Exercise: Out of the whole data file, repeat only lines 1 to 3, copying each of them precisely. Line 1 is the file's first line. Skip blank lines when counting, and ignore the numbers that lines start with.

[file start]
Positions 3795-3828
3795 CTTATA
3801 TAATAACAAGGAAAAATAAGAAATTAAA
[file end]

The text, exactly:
Positions 3795-3828
3795 CTTATA
3801 TAATAACAAGGAAAAATAAGAAATTAAA